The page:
The New Zealand job market is experiencing a re-balancing as job creation loses momentum in Auckland while regional centres power ahead, according to new quarterly employment data from SEEK.
SEEK’s latest data for January to March 2018 shows the national job market is easing, and there is an increasing number of applications for each job advertised. There has been a slight increase in average advertised salaries available to those who secure new jobs.
The traditional employment powerhouse Auckland continues to create jobs at a moderate pace but now contributes fewer jobs to the overall picture. Auckland’s share of national SEEK New Job Ads reached a peak of 53 per cent in 2016, but has tailed off to 51 per cent currently.
SEEK New Job Ads in Wellington grew 9.1 per cent and Canterbury 5.8 per cent during the three months to March 2018, compared to the same period 12 months ago.
Outside the main centres, the regions showing the greatest growth in New Job Ads during January to March are Marlborough (37 per cent), Bay of Plenty (28.6 per cent) and Manawatu (18.6 per cent).
These latest figures underscore the tremendous job growth experienced in smaller regions in recent years.
In Marlborough for example, New Job Ads have more than doubled (x2.1) in the last 6 years, primarily on the back of growth in Trades & Services, Tourism and Construction.
In the Bay of Plenty, Full Time Job Ads almost doubled (x1.9) during the last seven years while Part Time Job Ads more than doubled (x2.3).
While overall there are more job opportunities across the country than 12 months ago, the pace of this growth is slowing, a trend that has been evident since September 2017 when the annual growth rate was +10.3 per cent, but which is now +6.7 per cent.
Salaries increase – but slowly
Average advertised salaries in New Zealand rose slightly (1.1 per cent) in the quarter ending March 2018 compared to a year ago, consistent with the mild upward trend that has been evident since mid 2015, and reflecting anecdotal evidence of labour shortages and a downward trending unemployment rate.
Regional variations show average advertised salaries increasing in Wellington by 3.3 per cent to $84,540, but continuing to trend downwards in Otago and Tasman where falls of -2.5 per cent to $67,338 and -3.0 per cent to $65,010 respectively were recorded in March.
Of the largest employing industries, the ones showing the most notable increase in average advertised salaries in the March 2018 quarter are Science & Technology (8.7 per cent to $75,172); Consulting & Strategy (5.2 per cent to $101,051); Design & Architecture (4.9 per cent to $85,119); and Legal (4.8 per cent to $85,253).
The only industries with a declining trend in average advertised salaries over this period are Mining, Resources & Energy (-3.6 per cent to $91,974); Healthcare and Medical (-3.5 per cent to $73,581); and Retail & Consumer Products (-0.6 per cent to $53,116).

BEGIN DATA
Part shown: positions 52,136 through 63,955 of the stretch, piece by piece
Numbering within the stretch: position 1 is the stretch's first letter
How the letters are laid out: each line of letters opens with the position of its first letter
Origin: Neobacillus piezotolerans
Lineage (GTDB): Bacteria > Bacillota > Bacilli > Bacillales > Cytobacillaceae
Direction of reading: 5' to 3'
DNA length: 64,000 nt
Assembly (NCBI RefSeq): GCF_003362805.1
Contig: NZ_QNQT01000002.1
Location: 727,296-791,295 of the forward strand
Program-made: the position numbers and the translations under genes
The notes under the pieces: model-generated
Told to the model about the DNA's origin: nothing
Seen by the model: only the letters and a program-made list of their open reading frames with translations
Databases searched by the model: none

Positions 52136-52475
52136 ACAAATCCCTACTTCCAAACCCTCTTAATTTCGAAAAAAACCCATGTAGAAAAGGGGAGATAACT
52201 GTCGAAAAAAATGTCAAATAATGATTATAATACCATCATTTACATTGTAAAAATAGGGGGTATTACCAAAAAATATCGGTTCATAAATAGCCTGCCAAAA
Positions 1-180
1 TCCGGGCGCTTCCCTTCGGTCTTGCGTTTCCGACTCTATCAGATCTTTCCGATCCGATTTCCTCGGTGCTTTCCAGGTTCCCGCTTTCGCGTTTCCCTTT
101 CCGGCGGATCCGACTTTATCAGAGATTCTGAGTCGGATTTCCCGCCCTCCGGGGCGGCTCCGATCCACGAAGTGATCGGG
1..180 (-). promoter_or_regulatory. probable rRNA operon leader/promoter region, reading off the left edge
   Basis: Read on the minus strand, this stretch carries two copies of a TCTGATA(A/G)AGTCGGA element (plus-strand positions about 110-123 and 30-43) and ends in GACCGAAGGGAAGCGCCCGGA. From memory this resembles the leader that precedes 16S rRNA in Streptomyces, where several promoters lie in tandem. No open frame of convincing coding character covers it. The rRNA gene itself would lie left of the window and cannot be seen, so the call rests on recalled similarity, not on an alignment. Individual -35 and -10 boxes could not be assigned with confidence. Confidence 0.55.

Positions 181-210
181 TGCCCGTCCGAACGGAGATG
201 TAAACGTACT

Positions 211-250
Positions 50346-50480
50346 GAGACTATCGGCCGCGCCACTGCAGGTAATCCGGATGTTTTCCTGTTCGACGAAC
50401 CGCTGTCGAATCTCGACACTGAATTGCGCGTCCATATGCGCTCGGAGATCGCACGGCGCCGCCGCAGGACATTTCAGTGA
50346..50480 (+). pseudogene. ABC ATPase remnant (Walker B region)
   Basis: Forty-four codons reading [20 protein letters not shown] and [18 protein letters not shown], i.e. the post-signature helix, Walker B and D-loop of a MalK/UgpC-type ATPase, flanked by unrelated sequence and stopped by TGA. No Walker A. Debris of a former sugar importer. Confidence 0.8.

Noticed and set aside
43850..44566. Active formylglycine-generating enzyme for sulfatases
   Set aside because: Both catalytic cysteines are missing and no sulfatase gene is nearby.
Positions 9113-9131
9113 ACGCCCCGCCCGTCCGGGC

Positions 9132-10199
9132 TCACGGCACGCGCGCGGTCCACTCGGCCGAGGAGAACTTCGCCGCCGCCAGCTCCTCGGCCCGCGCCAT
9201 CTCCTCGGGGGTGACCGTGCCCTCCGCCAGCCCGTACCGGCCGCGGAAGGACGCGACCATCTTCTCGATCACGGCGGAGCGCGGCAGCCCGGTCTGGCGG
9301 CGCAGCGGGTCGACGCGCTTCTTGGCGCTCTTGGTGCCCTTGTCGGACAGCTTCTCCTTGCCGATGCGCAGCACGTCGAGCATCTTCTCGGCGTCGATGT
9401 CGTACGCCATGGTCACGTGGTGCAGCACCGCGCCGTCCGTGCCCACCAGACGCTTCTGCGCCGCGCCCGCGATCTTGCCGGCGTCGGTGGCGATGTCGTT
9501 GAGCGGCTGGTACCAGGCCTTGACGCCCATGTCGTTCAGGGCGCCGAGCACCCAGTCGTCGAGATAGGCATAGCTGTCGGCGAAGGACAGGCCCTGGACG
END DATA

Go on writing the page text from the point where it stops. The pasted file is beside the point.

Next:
Janet Faulding, GM, SEEK New Zealand, says: “New jobs continue to be created and average salaries are trending up but both measures are rising slowly. What’s changing is the relative strength of job creation in regional economies, meaning candidates have increasing choices in the number and variety of roles outside the main centres.”
Auckland’s fortunes linked to key industries
Of the larger employing industries in Auckland, those recording strong growth are Manufacturing, Transport & Logistics (9.7 per cent); Trade & Services (8.4 per cent); Tourism & Hospitality (5.4 per cent); Healthcare & Medical (4.5 per cent), and ICT (4.4 per cent).
Auckland industries showing a slowdown in new jobs are Accounting (-11.4 per cent); Real Estate & Property (-11 per cent); Design & Architecture (-7.8 per cent); Marketing & Communications (-4.4 per cent) and Sales (-3.8 per cent).
Candidate availability – increasing competition for each role
SEEK’s Candidate Availability Index (CAI) gauges how favourable the labour market is to candidates. A rising CAI indicates a softening labour market where there are more applications for every advertised role, creating more competition for candidates. A falling CAI indicates a tightening labour market, which favors candidates as there are less applications per a role.
The availability of candidates varies by industry and region. Of the main regions, Canterbury has the greatest number of applicants per job, followed by Auckland and then Wellington.
There were fewer applications per Ad in the quarter ending March 2018 for roles advertised in the Bay of Plenty, Marlborough, and Southland compared to the same period in 2017.
Of the larger employing industries, those experiencing an increasing number of applications per advertised job are accounting, followed by sales, human resources and recruitment and administration and office support.